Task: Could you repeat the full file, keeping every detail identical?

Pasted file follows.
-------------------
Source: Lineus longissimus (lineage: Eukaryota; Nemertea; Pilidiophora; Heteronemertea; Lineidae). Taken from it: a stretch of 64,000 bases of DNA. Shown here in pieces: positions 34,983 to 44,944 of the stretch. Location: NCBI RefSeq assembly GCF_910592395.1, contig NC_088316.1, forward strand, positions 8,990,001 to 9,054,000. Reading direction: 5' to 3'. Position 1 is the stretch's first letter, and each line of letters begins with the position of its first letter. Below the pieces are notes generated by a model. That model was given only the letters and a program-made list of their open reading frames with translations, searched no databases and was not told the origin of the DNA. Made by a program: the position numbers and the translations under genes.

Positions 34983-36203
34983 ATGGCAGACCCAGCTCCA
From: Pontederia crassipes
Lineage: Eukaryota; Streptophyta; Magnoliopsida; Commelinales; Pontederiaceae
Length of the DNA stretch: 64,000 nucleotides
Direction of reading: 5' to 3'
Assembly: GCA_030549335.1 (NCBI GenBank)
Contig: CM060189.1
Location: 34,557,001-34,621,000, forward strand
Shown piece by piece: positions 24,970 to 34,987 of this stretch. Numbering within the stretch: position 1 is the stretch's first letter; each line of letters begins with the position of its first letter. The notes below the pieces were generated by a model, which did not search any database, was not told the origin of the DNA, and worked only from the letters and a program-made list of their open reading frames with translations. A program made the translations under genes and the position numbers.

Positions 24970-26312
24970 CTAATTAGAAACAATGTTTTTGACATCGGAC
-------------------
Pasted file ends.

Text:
Source: Lineus longissimus (lineage: Eukaryota; Nemertea; Pilidiophora; Heteronemertea; Lineidae). Taken from it: a stretch of 64,000 bases of DNA. Shown here in pieces: positions 34,983 to 44,944 of the stretch. Location: NCBI RefSeq assembly GCF_910592395.1, contig NC_088316.1, forward strand, positions 8,990,001 to 9,054,000. Reading direction: 5' to 3'. Position 1 is the stretch's first letter, and each line of letters begins with the position of its first letter. Below the pieces are notes generated by a model. That model was given only the letters and a program-made list of their open reading frames with translations, searched no databases and was not told the origin of the DNA. Made by a program: the position numbers and the translations under genes.

Positions 34983-36203
34983 ATGGCAGACCCAGCTCCA
From: Pontederia crassipes
Lineage: Eukaryota; Streptophyta; Magnoliopsida; Commelinales; Pontederiaceae
Length of the DNA stretch: 64,000 nucleotides
Direction of reading: 5' to 3'
Assembly: GCA_030549335.1 (NCBI GenBank)
Contig: CM060189.1
Location: 34,557,001-34,621,000, forward strand
Shown piece by piece: positions 24,970 to 34,987 of this stretch. Numbering within the stretch: position 1 is the stretch's first letter; each line of letters begins with the position of its first letter. The notes below the pieces were generated by a model, which did not search any database, was not told the origin of the DNA, and worked only from the letters and a program-made list of their open reading frames with translations. A program made the translations under genes and the position numbers.

Positions 24970-26312
24970 CTAATTAGAAACAATGTTTTTGACATCGGAC